To them I’d like to say: My physical comfort is every bit as important as your need for perfect visual aesthetics, so I’m gonna wear sleeveless stuff that shows off some skin, mmkay? I guarantee you that you’ll live through the experience with minimal damage, more minimal than me smacking you upside the head with the trench coat you’d rather I wear, but I ain’t gunna.
Because I am so hot-blooded, I freaking sweat like a whore in church whenever I get at all overheated, which makes me feel hotter and grosser than normal, adding emotional discomfort to the physical discomfort. Whether it’s grocery shopping, when I’m stuck in a crowd, on the beach, walking in the park, or even my ten-minute walks around the industrial complex where I work, I sweat. And I don’t just mean cute little sparkling droplets of dainty feminine perspiration. I mean big honky drops of sweat pouring off of my scalp and down my face to the point people stop me and ask me if I’m okay.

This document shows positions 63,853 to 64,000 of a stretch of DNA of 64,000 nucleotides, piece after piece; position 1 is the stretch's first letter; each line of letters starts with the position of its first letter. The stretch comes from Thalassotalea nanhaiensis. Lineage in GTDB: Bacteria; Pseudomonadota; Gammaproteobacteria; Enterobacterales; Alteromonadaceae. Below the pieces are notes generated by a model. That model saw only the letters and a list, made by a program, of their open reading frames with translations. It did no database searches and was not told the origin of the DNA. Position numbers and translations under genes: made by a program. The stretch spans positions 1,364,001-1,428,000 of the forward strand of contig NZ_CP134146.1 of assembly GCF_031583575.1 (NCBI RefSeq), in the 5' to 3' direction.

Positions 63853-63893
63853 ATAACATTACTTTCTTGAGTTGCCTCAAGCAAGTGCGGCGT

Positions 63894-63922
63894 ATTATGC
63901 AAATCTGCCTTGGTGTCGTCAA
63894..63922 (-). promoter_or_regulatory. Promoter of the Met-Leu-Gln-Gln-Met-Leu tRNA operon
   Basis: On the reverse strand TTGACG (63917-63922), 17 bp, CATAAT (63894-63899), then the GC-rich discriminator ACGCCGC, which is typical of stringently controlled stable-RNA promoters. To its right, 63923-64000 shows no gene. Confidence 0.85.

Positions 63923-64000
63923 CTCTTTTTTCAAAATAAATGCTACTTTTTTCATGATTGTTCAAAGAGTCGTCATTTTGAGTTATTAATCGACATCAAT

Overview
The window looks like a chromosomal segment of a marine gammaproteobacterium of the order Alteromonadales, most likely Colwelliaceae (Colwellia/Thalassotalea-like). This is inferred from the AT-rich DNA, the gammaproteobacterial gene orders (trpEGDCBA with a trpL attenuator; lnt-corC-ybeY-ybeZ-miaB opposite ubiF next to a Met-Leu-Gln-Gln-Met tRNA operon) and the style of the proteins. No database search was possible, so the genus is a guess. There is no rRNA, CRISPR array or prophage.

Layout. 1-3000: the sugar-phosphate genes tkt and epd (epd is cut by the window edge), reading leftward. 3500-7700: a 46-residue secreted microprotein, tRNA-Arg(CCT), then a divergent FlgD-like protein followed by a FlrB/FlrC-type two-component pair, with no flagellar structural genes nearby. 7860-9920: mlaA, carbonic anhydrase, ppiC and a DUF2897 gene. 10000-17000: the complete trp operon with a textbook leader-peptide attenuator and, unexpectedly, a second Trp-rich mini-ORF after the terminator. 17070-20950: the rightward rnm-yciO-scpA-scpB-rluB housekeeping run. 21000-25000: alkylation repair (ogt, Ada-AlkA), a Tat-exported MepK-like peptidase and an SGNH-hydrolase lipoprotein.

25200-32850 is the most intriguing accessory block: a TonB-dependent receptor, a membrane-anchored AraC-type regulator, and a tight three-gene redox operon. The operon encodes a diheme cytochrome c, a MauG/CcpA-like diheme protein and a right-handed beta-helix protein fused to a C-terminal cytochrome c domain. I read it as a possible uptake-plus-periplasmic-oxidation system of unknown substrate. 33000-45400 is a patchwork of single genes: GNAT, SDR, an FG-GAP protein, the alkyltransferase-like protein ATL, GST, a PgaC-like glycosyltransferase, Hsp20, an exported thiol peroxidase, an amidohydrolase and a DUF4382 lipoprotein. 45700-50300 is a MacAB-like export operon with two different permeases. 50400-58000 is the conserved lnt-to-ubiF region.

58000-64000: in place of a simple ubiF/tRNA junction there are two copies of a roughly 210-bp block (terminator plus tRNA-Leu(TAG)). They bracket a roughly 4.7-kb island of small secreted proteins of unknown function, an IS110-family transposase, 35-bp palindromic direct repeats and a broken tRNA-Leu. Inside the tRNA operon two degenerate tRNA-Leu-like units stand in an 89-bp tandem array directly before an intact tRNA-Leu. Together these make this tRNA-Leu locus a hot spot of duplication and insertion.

I pass girls on the walking path at the park and they’re wearing full makeup AND perfume, jogging past me in a sweetly scented breeze. Meanwhile I look like I’ve just walked through a car wash.
I melt in the heat. I always have. It’s one of the main reason I’m not that much of a cuddler. We can have sexy fun time, but at the end you need to be on your side of the bed and I’ll be on mine, or else I’ll freaking evaporate.
Needless to say, summer is not a fave exactly for this reason. I grew up in Texas, y’all, where it not only got hot but sticky, humid hot for days, weeks and months at a time. In the recent past I lived during a ridiculous heat wave in Texas where it reached over 100 degrees every single day for more than a month. Forty-six days, to be exact.